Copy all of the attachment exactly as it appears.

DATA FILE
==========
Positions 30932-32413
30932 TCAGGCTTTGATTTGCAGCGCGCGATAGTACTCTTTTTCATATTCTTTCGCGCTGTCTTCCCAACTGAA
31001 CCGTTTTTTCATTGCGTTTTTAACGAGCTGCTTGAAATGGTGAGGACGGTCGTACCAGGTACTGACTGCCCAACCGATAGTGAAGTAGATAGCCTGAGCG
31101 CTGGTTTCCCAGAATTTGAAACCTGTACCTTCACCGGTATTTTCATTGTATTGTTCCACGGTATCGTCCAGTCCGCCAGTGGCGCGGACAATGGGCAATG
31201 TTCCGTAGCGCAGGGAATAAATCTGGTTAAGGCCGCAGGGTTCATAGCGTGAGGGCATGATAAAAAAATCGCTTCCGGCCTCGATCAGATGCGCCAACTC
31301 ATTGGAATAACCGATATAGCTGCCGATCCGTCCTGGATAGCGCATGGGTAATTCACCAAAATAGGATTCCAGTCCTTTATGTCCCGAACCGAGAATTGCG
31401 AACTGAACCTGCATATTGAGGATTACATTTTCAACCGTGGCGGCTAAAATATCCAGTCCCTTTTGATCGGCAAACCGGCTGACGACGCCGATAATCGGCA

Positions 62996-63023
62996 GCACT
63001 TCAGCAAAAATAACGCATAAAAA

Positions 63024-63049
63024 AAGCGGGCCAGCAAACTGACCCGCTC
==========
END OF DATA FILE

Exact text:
Positions 30932-32413
30932 TCAGGCTTTGATTTGCAGCGCGCGATAGTACTCTTTTTCATATTCTTTCGCGCTGTCTTCCCAACTGAA
31001 CCGTTTTTTCATTGCGTTTTTAACGAGCTGCTTGAAATGGTGAGGACGGTCGTACCAGGTACTGACTGCCCAACCGATAGTGAAGTAGATAGCCTGAGCG
31101 CTGGTTTCCCAGAATTTGAAACCTGTACCTTCACCGGTATTTTCATTGTATTGTTCCACGGTATCGTCCAGTCCGCCAGTGGCGCGGACAATGGGCAATG
31201 TTCCGTAGCGCAGGGAATAAATCTGGTTAAGGCCGCAGGGTTCATAGCGTGAGGGCATGATAAAAAAATCGCTTCCGGCCTCGATCAGATGCGCCAACTC
31301 ATTGGAATAACCGATATAGCTGCCGATCCGTCCTGGATAGCGCATGGGTAATTCACCAAAATAGGATTCCAGTCCTTTATGTCCCGAACCGAGAATTGCG
31401 AACTGAACCTGCATATTGAGGATTACATTTTCAACCGTGGCGGCTAAAATATCCAGTCCCTTTTGATCGGCAAACCGGCTGACGACGCCGATAATCGGCA

Positions 62996-63023
62996 GCACT
63001 TCAGCAAAAATAACGCATAAAAA

Positions 63024-63049
63024 AAGCGGGCCAGCAAACTGACCCGCTC